Day after day, it seems the ride I am on gets more thrilling, more scary and more substantial. As the stakes keep going up, Mama never told me there would be weeks like this where too much is happening too fast. But I guess that beats the other option: too little happening too slow; by a mile.

“So dear Mama – I am grateful you taught me to appreciate a good ride when I see one which is exactly what I am doing  – even though it feels like I caught a tiger by the tail.”

I don’t intend to let go now.

Judy Shapiro

In the data business – stuff can go really wrong.

Here’s an ironic but sad way many marketing efforts can go awry.

Take a look at this picture.  This email blast from a tech company (left unnamed to protect the stupid) was offering “A deduplication guide.”

See my inbox :)

The dangers, difficulties and disasters of database management.

The Twitter Secret – why & how to use Twitter for B2B and technology businesses. Rant #1

This is one of those hissy fit posts I sometimes write in frustration when I see my friends at B2B or technology companies struggling with new marketing technologies when they shouldn’t be struggling at all. There isn’t a CEO, COO, CMO et al friend of mine who has not said to me recently; “I don’t get Twitter/ We don’t do Twitter”. URRGGGHHHH!!! This gets me going because using Twitter (or not) should be an informed choice not a result of ignorance. Yet, the lack of Twitter savvy spanning companies of every size, often reflects a lack of marketing leadership from internal marketing folks and more often than not, the agencies that serve them. Sorry – agency people, but nearly all of my corporate side colleagues express a near universal lack of confidence in their agency’s depth in newer marketing tactics.

So, here my dear friends who are CEOs, COOs, CMO, CIOs, CTOs  and directors of companies of all sorts, is the definitive guide to why Twitter matters for B2B and technology businesses. Feel free to share it with your agencies – gratis.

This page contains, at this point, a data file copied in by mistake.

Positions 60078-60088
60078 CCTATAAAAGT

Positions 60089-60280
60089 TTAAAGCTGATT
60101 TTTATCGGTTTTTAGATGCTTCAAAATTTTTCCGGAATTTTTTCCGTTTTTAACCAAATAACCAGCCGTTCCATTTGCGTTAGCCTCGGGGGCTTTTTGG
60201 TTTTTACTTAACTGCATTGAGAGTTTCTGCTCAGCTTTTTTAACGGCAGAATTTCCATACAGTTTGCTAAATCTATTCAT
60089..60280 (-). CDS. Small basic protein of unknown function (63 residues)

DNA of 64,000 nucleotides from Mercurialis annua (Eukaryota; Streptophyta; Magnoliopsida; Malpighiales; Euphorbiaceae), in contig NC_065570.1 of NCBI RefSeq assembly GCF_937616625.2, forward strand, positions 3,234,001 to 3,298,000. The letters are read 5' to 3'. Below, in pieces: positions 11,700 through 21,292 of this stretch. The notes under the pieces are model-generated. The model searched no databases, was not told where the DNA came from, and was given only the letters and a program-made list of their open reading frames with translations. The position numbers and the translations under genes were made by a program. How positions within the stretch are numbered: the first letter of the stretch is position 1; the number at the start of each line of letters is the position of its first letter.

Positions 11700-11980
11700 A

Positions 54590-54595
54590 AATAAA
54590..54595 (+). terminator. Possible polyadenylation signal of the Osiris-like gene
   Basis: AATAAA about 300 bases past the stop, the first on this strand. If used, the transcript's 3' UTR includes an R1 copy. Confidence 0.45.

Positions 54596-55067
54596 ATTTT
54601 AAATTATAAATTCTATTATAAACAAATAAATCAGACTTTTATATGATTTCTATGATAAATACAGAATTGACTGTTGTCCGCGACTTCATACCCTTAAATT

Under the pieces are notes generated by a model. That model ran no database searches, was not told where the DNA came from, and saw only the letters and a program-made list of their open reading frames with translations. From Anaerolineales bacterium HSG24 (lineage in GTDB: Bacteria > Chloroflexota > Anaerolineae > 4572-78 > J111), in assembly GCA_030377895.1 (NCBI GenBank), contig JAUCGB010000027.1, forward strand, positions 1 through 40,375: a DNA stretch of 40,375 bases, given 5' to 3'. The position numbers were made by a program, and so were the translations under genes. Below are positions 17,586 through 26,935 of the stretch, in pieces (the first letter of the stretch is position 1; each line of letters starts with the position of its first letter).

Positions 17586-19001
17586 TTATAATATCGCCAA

A deeper dive – who really uses Twitter anyway?

First it helps to put Twitter usage in perspective. A recent report from Edison Research gives us an excellent reference point (here is a PDF –   http://trenchwars.files.wordpress.com/2010/07/twitter_usage_in_america_2010.pdf )

Most importantly, it helps to understand that, despite the hyper buzz, at most only about 7% of US population actually uses Twitter despite an astonishing, almost universal 85% level of awareness.

So who are these “7%’ers”? IMHO it happens to be those people who pushed Twitter into the face of “Judy Consumer” with such success – the media/ marketing/ PR world. These folks love Twitter because it is a digital, communal bulletin board, water cooler and late night hangout all in one place.  It’s an efficient amalgam of interesting stuff, useless stuff, ego stuff and occasionally a real gem, like a source for a story. Hence media’s love affair with Twitter and the correspondingly high awareness among the Judy Consumers out there.

Now that we have framed the Twitter picture correctly and hung it on the wall, it’s time to make practical use of it in our marketing decorating scheme.

The secret of Twitter for B2B and technology companies.

At the most basic level, Twitter is mainly about;

1) Listening to what’s going on